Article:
The campus has more of a Business focus here now (although the Faculty of Art and Design has long been here too, with the Faculty Gallery - see photo #8), while most of the computing subjects are now taught at the main Clayton campus these days. However, Monash University also do an IT-oriented Bachelor Degree of Multimedia out further into the lovely country-estate-like setting of Berwick, near the southern foothills of Mt Dandenong, more affectionately known as 'The Dandenongs' (not to be confused with the City of Dandenong - very flat, no mountains, an industrial centre with all that that entails - some International students make that confusion when securing their first accomodation 'near Monash'). Whereas Berwick was always the sort of area where the management staff of those various industries in the City of Dandenong, lived or aspired to live. I've digressed badly here. Back to the Caulfield campus...
|Photo 6 : An old Sperry/Univac Minicomputer||Photo 7 : Early games machines, including Commodore-64|
I like to recall food and architecture when I can on these trips, so the food first: Below the walkway between Buildings K and B, is a street and on it is the Monash Mayala Cafe - where you'll get a good Chinese Mayasian disk for about $6. That's the other thing this campus has, which the main Monash campus lacks - a good variety of restaurants and cuisines. At the western end of the campus, beyond the mandatory KFC, is a traditional coffee house, a Chinese restaurant, Japanese food bar, pizza and a slick new 'Restored Coffee House' and bar. Across the street with the tramline down the centre (thats more public transport - train and tram) is an assortment of restaurants - Korean, Sri Lankan, Indonesian, Chinese - all with lunch menus.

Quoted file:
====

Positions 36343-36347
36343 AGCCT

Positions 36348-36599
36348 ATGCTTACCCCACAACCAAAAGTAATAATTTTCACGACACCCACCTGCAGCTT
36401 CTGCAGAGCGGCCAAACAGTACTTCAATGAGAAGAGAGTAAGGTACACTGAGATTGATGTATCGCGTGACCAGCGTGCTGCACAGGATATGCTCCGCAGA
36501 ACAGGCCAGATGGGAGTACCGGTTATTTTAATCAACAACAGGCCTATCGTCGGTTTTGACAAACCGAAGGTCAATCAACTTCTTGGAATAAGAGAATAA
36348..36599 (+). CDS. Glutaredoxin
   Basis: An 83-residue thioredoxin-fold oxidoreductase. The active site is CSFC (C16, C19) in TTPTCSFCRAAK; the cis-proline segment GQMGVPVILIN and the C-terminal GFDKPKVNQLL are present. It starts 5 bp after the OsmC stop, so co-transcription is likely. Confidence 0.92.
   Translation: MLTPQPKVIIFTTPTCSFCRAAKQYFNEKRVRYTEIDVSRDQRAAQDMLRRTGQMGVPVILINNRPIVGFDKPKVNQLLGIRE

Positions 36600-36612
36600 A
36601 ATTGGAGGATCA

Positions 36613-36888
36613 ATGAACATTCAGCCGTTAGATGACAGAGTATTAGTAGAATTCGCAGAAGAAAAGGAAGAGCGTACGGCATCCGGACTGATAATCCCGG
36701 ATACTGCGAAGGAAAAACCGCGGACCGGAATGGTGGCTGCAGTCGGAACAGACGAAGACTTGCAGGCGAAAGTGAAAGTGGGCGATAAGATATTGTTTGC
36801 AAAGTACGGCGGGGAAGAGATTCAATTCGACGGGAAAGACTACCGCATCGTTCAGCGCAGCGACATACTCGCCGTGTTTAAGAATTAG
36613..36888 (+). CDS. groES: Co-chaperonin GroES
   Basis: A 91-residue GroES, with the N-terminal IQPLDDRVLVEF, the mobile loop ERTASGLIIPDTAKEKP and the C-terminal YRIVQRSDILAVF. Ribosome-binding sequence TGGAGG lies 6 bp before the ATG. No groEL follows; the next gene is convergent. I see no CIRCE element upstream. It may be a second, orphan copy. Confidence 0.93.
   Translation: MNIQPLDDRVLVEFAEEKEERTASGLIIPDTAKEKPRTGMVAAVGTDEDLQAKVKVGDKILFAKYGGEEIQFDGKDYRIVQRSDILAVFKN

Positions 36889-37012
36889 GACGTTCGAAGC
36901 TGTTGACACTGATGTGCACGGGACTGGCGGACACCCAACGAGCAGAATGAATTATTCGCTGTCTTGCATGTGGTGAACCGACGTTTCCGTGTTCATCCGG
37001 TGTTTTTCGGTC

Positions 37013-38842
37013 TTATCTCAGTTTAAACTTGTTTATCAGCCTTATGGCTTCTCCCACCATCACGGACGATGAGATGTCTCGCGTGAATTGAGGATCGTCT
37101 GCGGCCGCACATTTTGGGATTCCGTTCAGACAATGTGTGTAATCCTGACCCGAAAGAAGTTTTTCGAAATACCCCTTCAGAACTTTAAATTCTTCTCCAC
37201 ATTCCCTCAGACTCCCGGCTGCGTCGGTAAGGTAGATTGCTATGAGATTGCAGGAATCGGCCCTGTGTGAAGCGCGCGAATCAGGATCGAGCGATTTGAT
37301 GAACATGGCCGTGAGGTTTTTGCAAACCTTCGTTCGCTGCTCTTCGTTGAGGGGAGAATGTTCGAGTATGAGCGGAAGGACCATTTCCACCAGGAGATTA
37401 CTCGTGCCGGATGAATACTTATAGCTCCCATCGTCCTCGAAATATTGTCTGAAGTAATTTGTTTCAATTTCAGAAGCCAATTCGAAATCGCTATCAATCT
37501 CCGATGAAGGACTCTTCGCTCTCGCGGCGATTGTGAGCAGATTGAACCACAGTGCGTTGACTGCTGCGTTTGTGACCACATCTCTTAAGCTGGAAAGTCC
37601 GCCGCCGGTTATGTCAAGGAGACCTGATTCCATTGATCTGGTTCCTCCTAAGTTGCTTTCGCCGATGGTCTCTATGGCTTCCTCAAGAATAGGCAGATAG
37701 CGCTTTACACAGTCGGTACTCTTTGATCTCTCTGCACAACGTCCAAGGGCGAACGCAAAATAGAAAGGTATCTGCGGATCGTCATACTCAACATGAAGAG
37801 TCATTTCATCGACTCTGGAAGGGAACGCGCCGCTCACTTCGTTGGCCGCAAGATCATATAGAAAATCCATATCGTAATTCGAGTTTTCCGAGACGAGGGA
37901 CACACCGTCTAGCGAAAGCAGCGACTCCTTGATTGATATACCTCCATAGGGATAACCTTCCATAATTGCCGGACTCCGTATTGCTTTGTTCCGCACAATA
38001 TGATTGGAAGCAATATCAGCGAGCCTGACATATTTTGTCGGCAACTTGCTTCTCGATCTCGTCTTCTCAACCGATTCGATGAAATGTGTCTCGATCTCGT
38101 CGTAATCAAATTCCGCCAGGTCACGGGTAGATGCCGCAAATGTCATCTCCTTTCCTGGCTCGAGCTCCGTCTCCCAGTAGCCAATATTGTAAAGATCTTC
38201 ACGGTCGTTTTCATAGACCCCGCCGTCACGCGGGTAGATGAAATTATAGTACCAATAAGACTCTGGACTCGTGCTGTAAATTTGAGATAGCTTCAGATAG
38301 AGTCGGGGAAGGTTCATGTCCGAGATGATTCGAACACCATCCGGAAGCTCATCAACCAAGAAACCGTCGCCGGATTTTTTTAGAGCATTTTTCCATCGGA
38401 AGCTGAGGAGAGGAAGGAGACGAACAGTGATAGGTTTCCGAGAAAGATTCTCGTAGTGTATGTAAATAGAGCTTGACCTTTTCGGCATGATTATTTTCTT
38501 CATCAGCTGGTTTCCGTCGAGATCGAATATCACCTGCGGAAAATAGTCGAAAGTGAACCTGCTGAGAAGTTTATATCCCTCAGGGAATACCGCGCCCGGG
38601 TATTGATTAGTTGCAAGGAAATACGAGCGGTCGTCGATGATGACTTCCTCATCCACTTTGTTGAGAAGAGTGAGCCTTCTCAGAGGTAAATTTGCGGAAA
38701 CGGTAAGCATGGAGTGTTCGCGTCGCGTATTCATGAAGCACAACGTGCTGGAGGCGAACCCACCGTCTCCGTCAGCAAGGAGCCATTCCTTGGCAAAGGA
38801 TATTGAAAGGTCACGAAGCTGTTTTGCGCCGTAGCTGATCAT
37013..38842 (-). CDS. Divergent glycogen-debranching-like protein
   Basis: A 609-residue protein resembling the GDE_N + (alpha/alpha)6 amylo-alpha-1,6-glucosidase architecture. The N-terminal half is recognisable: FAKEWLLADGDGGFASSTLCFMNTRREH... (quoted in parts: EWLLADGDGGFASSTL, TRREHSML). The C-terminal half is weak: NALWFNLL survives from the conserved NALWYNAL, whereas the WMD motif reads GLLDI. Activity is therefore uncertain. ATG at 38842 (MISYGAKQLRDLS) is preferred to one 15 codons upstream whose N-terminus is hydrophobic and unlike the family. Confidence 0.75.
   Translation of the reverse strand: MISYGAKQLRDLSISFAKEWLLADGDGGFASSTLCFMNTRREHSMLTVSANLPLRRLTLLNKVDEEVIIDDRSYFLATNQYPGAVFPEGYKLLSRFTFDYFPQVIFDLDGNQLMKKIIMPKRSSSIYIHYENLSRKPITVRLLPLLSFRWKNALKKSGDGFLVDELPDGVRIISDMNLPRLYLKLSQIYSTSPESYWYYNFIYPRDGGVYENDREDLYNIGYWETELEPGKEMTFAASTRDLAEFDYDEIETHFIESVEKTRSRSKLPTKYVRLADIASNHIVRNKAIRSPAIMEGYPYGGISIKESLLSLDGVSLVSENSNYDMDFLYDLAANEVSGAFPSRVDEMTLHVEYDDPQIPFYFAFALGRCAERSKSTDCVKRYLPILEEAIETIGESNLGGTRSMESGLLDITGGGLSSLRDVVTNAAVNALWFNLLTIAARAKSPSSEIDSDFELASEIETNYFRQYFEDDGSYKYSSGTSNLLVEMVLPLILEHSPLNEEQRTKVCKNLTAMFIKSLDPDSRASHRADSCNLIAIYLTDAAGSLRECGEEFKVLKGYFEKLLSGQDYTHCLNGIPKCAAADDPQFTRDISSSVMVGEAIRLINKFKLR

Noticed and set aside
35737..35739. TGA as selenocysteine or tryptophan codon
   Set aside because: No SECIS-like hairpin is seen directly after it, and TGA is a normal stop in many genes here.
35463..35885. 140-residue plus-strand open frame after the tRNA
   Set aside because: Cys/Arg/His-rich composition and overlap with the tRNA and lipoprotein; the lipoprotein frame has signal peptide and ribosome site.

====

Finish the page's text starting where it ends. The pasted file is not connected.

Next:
Architecture? Well, there's the post modern the Faculty of Art and Design Building itself (see Photo #8), with a wobbly curved wall that flanks the eastern boundar of Dandenong Road. Its not much chop from the outside but the curvilinear shape of the building makes the interior an interesting space. But of much more interest is the great swathe of Edwardian houses just to the North across the highway. Its well camoflagued from the passing traffic and railway commuters: to the immediate north of the campus, if you walk past the drab commercial buildings running along the north side of Dandenong Rd (including the Monash International office), and into any of the tree-lined streets running further north - Finch, Bates, Turner, Epping Streets- all have good and ample examples of Edwardian houses built in Melbourne in an earlier era of style (around 1900 I'd guess). See photo #9.
|Photo 8 : Exterior, Faculty Art & Design||Photo 9 : Edwardian house in North Caulfield|